Twenty Ceres first- through fifth-graders who entered the Smoky Bear & Woodsy the Owl Poster Contest were honored Friday afternoon with a visit by the two mascots who brought goodies and accolades.
A special ceremony was held for students in the After School Education and Safety (ASES) program inside the La Rosa Elementary School multi-purpose room.
The purpose of the poster contest - sponsored by the U.S. National Garden Clubs and sanctioned by the U.S. Forest Service - is to draw awareness to safe practices while in the woods and wildlands. During the La Rosa afterschool assembly three rangers talked about fire safety issues.
The poster contest was facilitated by the Ceres Garden Club. A total of 309 entries were submitted from the Ceres program.
Posters had to incorporate a theme and use either Smoky the Bear or Woodsy the Owl. La Rosa fourth-grader Isabel Jimenez submitted a poster that garnered her a third-place win at the state level.
Since La Rosa had the most winners, a special assembly was held there with students from other sites bussed in.
Two of the students submitted work that is taking them to the state level. Lilyana Juarez (who has since moved from Ceres) won first place among all first-graders in California.
Poster contest winners from La Rosa Elementary School were Lilyana Juarez, first grader; Ariyah Ross, second-grader; Isabel Jimenez, Rhianna Espinoza and Leigha Neilson, all fourth-graders; and fifth-grader Natali Torres.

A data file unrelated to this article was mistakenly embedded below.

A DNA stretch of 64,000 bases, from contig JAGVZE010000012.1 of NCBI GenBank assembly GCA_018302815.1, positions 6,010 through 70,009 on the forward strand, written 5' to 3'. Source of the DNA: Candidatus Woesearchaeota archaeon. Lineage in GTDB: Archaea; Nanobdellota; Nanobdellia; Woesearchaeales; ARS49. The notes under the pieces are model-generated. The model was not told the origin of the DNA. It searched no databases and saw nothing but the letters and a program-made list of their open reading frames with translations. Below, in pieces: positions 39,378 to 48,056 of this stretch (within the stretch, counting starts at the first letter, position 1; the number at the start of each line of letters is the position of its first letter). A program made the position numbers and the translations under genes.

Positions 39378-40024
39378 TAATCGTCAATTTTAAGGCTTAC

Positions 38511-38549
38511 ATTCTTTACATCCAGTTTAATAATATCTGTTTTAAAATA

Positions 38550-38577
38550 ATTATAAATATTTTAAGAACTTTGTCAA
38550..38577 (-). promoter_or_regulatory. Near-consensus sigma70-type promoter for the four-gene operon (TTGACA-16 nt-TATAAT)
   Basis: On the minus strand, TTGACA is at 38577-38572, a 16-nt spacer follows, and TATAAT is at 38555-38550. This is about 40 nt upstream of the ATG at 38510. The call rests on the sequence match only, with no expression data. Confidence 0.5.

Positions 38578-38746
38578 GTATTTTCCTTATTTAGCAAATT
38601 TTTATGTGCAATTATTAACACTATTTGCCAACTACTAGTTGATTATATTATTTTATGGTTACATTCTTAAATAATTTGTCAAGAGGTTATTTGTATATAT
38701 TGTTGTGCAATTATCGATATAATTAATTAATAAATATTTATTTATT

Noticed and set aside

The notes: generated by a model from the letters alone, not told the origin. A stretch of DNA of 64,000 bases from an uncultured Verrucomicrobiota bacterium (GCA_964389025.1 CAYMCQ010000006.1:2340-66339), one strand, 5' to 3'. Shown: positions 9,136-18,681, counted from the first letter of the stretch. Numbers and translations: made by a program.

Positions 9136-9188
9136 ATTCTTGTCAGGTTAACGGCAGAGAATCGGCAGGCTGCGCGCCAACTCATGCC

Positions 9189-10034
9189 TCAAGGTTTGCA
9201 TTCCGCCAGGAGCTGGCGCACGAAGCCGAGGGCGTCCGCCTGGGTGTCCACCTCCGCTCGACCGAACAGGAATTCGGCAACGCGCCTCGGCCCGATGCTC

Winners from Virginia Parks Elementary School were: Shi-Anne Woodard, fifth-grader; Jaesin Lee, second-grader; Deja Windham, second-grader; Michael Garcia, first-grader; Kaden Vang, third-grader; and Mikaela Canchola, fifth-grader.
Sam Vaughn Elementary School winners were Alexa Aquino, third grader; Diego Quintanilla, first-grader; and Leslie Vargas, fifth-grader.
Two winners came from Adkison Elementary School - Salvador Luquin, second grade; and third-grader Martin Gonzalez.
Don Pedro Elementary School produced a winning poster entry from first-grader Marlon Toribio Fuentes.
Patricia Kay Beaver School produced a winning poster from third-grader Isabella Ayala.
Sinclear Elementary School fourth-grader Kasandra Aguayo also was announced as a winner.
Mollie Day of the National Forest Service told the story of the real Smoky Bear, who was rescued from a New Mexico forest fire in 1950. The fire which burned the little cub was caused by a careless human. He was nursed back to health and remained at the National Zoo until his death in 1976. He was buried at the Smokey Bear Historical Park in Capitan, N.M., where he continues to be a wildfire prevention legend.
Day engaged students in conversation about not playing with matches and providing clear spaces around campfires.
The ASES program in Ceres gives afterschool enrichment activities for approximately 3,250 Ceres students at 13 elementary school and the three junior high school campuses who otherwise might go home to an empty house because parents work. About 20 percent of students in ASES have parents at home but just enjoy doing things after the school day ends. Dallas Plaa, the new director of ASES, said each site engages 200 to 300 students during sessions with the highest attendance at 350.